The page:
Communications can also be difficult in these large buildings and often times the firefighter's radios will not transmit through the heavy concrete walls. Portland has a very robust emergency communications system with excellent radios and transmission capabilities, but even the most robust system can be challenged by heavy masonry construction. When this happens, firefighters must switch their radios to "simplex" mode which "boosts" the signal but reduces the coverage area, meaning only the radios on the incident scene will be able to transmit and receive messages from that incident scene. This makes it more difficult for chief officers and the dispatch center to monitor the firefighters progress from outside locations. To overcome this, the fire code now requires newly constructed high-rise buildings to install equipment that boosts emergency radio signals inside the building, improving emergency communications.
Posted on Thu, 07 Dec 2017 23:45:10 GMT
Oregon Once Again Sending Fire Crews to Assist California with Wildfires
The state of California has once again issued a request for firefighting resources to assist with firefighting efforts in California. Oregon will be answering their request by sending resources from throughout the state. Multnomah County is sending a strike team of type-one engines to assist. The five engines for the strike team will consist of two Gresham Fire engines and three Portland Fire engines, and a Chief Officer. The team has assembled, collected the wildfire deployment equipment that had been stowed after their return from the North Bay fire barely six weeks ago, and are headed south to meet up with other resources from our state.
While this second request in a single fire season for inter-state mutual aid from California is truly unprecedented, Oregon is fortunate to have the resources available. 2017 will go down as a record year for Oregon fire crews.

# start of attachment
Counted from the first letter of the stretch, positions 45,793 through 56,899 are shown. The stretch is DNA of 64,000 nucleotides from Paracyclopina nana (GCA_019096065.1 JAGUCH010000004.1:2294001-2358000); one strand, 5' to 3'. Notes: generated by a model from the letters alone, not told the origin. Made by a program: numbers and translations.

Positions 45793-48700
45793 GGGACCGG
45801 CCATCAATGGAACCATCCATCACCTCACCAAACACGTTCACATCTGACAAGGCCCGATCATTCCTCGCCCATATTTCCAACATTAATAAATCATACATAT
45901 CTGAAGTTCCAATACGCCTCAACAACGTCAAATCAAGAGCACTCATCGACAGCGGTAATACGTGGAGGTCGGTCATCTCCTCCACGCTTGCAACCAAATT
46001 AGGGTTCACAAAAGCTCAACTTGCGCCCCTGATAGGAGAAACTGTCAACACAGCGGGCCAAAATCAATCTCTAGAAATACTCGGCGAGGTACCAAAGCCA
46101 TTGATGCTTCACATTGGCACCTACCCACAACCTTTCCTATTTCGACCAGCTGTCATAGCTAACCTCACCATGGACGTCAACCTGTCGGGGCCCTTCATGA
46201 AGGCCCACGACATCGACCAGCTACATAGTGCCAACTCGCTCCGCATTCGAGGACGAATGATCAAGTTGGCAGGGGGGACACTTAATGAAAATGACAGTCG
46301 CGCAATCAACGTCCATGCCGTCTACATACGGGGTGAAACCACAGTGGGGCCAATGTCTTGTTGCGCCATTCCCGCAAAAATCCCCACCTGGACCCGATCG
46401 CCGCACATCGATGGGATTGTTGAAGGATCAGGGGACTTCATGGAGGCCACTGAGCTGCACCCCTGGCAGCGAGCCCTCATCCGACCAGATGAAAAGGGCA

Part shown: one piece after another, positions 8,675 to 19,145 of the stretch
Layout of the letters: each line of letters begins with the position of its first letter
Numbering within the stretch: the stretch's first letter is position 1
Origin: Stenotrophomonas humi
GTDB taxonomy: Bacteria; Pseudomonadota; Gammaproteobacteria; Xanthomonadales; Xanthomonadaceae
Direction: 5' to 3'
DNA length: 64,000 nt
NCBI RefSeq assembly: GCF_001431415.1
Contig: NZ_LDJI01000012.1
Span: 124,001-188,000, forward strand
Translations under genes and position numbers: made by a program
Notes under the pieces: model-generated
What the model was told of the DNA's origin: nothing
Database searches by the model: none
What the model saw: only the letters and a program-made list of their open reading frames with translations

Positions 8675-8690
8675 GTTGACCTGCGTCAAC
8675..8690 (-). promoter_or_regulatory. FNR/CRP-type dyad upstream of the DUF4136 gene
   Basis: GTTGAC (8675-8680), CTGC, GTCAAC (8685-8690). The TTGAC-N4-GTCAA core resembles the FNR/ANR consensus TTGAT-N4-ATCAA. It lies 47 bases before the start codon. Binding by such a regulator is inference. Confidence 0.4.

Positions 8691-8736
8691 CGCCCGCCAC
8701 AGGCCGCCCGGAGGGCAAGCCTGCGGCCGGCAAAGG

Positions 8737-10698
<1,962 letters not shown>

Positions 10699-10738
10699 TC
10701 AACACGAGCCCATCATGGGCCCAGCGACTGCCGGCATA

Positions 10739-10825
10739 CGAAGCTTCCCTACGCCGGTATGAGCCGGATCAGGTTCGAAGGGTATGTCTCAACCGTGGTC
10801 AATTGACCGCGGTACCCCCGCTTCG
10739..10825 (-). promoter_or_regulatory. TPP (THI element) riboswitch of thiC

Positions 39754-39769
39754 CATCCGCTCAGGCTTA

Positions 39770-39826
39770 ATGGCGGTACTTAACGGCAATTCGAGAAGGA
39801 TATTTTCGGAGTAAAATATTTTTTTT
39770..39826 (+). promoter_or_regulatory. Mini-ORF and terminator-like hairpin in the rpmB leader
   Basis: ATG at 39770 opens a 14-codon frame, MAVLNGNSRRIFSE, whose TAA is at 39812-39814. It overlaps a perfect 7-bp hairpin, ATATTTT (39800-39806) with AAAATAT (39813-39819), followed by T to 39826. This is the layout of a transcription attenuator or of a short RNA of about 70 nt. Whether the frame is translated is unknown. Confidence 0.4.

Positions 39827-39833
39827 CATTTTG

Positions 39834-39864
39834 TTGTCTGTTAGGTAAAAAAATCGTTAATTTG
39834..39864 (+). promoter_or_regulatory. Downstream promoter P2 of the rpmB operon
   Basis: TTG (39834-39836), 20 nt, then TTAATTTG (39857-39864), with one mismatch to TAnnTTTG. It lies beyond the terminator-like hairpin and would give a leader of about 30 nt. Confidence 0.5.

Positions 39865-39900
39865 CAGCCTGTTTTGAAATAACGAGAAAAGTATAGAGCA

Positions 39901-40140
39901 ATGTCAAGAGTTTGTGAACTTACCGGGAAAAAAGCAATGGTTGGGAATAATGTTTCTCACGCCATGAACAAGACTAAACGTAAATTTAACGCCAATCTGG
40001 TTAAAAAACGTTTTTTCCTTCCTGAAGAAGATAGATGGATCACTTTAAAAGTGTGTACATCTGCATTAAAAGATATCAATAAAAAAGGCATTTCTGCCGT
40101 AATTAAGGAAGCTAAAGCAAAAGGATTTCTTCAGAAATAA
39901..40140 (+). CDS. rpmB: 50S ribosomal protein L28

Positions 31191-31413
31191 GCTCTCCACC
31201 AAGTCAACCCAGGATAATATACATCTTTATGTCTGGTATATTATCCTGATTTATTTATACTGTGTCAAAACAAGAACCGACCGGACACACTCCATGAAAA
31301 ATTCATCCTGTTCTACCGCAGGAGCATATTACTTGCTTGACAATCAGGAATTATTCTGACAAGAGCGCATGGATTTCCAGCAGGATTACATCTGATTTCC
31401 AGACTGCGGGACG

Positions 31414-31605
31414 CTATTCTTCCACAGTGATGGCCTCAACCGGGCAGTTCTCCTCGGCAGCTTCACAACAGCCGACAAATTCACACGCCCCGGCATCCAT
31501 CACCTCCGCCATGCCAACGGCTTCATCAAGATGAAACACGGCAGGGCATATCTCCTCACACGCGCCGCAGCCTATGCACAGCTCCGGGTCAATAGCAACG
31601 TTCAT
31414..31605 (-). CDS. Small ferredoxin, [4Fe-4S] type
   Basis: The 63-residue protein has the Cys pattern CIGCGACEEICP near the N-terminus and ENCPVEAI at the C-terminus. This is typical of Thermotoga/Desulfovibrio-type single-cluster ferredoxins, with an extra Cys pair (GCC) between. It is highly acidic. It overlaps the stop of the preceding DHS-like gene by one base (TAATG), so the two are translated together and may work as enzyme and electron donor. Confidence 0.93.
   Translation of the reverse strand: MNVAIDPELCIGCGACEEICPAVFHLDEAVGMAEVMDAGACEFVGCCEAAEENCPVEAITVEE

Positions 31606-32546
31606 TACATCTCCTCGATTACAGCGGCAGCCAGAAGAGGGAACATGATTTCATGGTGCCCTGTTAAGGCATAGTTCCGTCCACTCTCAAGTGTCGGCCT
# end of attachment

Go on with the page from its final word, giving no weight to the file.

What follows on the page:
Updates and photos from the Multnomah County strike team will be provided as they become available.
For more information on statewide resources being sent please contact the Oregon State Fire Marshal's Office PIO at 503-370-0033 (media pager)
Posted on Wed, 06 Dec 2017 05:02:28 GMT
Portland Fire & Rescue Responds To Thanksgiving Commercial Fire at 510 NW 3rd Ave
Portland Fire responded to a commercial fire at 510 NW 3rd Ave. First arriving crews reported fire at the rear of the structure from both the first and second floors.
This location was vacant, and had previously been the location of a 2-Alarm fire on August 11 of this year. A cursory search revealed no occupants, but the incident commander withdrew firefighters and ordered an exterior offensive attack due to concerns about the structural integrity being compromised from the previous fire.
The fire cause is still under investigation. This press release will be updated when the investigation concludes.
Posted on Fri, 24 Nov 2017 07:52:29 GMT
Portland Fire & Rescue to Reopen Station 23 with Existing Resources (Photo)
To respond to Lower Southeast Portland's increase in population and businesses, Portland Fire & Rescue will reopen Station 23, located at 2915 SE 13th Place, on November 16th. Station 23 will operate using a pre-existing two-person crew and rescue vehicle. The Type 2 rescue vehicle is primarily designed to provide emergency medical services The vehicle and two-person crew is being transferred from Station 19 (7301 East Burnside), which will continue to respond with a four-person crew and its assigned engine.
"Portland Fire & Rescue responds to incidents from tactically located stations across the city. As Chief, I must constantly reevaluate our approach, especially when it comes to our goal of zero fire deaths a year. Based on its increased density, Southeast Portland requires the sort of response Station 23 can offer," says Portland Fire & Rescue Chief Mike Myers. "I am pleased that we are able to provide this important coverage by using existing resources and a strategic re-mapping of our assets."
Station 23 was closed in July 2010 due to budget cuts. However, in the last year 1,333 incidents have occurred in Station 23's zone (called a Fire Management Area), including 105 confirmed fires, 16 of which were structure fires.
"Reopening Station 23 with existing resources is a great example of the innovation and efficiency Portland Fire & Rescue is using to better serve Portlanders," says Commissioner Dan Saltzman. "This two-person rescue will support surrounding stations during peak hours and decrease response times in order to provide a higher level of service for our communities."
Posted on Wed, 15 Nov 2017 23:06:06 GMT